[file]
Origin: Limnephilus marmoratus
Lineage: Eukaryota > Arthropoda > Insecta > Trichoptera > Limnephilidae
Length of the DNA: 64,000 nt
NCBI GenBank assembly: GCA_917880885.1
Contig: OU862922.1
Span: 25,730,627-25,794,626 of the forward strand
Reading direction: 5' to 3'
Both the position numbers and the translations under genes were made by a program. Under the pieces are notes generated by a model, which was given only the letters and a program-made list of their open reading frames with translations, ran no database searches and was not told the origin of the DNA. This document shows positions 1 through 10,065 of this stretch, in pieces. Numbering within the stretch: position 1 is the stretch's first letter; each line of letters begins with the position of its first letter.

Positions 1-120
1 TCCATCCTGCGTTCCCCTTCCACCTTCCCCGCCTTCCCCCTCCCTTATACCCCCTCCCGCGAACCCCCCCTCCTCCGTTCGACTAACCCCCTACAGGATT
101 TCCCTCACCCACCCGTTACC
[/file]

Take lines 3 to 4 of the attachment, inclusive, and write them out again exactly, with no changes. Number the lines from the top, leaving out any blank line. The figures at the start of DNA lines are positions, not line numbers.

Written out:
Length of the DNA: 64,000 nt
NCBI GenBank assembly: GCA_917880885.1